According to oral tradition in southern France, a matagot is a cat who can bring evil or riches to its owner. If you stumble across a matagot, offer it a chicken to lure it to your home. Carry it home without ever looking back. Then give the cat the first bite of every meal and keep it well-fed and happy. In return, the cat will bring you riches. Failure to meet these requirements will have the opposite effect and if you should kill the cat or let it die of neglect—well, pack your bags and follow the shepherd’s advice—Get the flock out of there.
Written stories about matagots are hard to find, but I think the story of Puss ‘N Boots fits the bill.
We have a miller’s son who inherits a cat. Said cat, seeing an opportunity for advancement, takes the boy in hand and through a series of magical events which involve bribery and coercion, impresses a king, kills an ogre, and gets the miller’s son married to the princess. For the full version—Here ya go.
This familiar version was published by Charles Perrault in 1697 but he got it from an Italian folk tale published in 1534 as “The Delightful Nights” by Gianfrancesco Straparola (1480-1557).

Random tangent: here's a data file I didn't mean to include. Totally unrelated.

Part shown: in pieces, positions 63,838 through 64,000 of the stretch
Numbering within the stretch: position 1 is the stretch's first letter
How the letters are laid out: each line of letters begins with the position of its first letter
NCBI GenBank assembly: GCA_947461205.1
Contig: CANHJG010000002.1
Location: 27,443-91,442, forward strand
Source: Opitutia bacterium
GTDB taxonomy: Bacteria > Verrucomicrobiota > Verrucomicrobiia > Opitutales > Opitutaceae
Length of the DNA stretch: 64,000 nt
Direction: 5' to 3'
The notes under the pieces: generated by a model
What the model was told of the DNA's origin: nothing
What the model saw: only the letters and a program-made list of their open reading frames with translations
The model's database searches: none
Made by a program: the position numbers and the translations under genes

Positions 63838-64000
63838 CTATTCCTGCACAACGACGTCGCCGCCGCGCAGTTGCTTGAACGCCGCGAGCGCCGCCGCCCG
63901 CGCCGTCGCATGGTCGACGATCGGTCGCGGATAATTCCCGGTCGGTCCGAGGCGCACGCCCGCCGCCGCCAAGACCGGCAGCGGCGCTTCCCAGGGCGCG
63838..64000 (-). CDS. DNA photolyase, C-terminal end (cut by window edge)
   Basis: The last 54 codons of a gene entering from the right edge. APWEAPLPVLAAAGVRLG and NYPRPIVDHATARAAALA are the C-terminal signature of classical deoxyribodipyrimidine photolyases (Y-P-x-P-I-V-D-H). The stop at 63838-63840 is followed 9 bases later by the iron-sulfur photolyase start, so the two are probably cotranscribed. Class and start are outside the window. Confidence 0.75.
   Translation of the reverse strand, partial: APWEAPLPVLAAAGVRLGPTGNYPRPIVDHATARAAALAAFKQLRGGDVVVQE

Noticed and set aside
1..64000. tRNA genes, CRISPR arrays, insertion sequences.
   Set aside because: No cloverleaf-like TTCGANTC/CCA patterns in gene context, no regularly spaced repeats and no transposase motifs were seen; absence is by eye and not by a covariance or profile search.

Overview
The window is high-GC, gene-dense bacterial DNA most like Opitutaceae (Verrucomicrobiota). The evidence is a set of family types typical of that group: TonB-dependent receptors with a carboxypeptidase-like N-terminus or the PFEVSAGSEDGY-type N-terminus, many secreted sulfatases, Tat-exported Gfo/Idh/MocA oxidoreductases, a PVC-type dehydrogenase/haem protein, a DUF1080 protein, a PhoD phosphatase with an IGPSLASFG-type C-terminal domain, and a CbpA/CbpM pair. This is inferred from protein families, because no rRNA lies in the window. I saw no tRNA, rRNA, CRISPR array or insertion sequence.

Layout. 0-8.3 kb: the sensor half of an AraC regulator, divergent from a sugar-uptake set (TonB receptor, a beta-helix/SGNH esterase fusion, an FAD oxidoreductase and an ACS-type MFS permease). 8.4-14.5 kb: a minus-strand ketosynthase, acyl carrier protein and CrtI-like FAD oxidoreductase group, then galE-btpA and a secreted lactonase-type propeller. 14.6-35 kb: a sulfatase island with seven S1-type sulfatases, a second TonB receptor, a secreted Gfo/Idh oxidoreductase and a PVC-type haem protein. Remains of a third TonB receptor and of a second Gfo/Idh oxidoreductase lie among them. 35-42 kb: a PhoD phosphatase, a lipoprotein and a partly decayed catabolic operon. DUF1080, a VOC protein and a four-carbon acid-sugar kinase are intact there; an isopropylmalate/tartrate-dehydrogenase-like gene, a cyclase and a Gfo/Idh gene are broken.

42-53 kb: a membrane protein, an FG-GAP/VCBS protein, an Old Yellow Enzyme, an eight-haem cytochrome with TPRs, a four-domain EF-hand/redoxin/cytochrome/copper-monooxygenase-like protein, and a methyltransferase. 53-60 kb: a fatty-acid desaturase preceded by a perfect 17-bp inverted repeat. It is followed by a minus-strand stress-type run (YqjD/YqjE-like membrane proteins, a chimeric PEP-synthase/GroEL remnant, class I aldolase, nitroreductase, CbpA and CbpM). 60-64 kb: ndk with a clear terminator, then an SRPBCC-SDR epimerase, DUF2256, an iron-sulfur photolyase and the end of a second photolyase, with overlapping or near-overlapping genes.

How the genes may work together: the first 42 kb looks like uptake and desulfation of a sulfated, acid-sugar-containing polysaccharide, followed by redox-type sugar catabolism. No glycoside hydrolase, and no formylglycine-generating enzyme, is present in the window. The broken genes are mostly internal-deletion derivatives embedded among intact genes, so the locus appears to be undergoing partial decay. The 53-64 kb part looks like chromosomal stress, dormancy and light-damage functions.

And for a glitzed up version with neat pictures :
All this talk of cats got me in the mood to look at magic cats in other cultures.
- Egyptians worshipped cats (something my cat reminds me of every day in aggrieved tones).
- Black cats were denounced by Pope Gregory the IX as Satanic. This resulted in the burning of many cats ( and their witches) which in turn resulted in the proliferation of rats which spread the bubonic plague like—the plague. So up yours Pope G.
- In some parts of England and Scotland, a strange black cat on your porch brings good luck.
- The ship’s cat told sailors of imminent thunderstorms by sneezing and of hail or snow by constant grooming.
- Celts believed cats guarded the gates to the netherworld, magical creatures who could move between the veils with ease.
- In Scotland the Cait Sith or Cait Sidhe in Ireland (pronounced caught shee in both cases) is a fairy cat. It is large and black with just a bit of white on its chest. Like the Matogot it could bring blessings or destruction. On the night of Samhain, a saucer of milk left on your doorstep invited the Cait Sidhe to leave blessings as a thank you. No saucer of milk; no treat. In fact, he was likely to put a curse on your cows- The feline version of trick or treat..
So many cats and so little time. Be sure to Like/Comment and follow Sorchia on FB.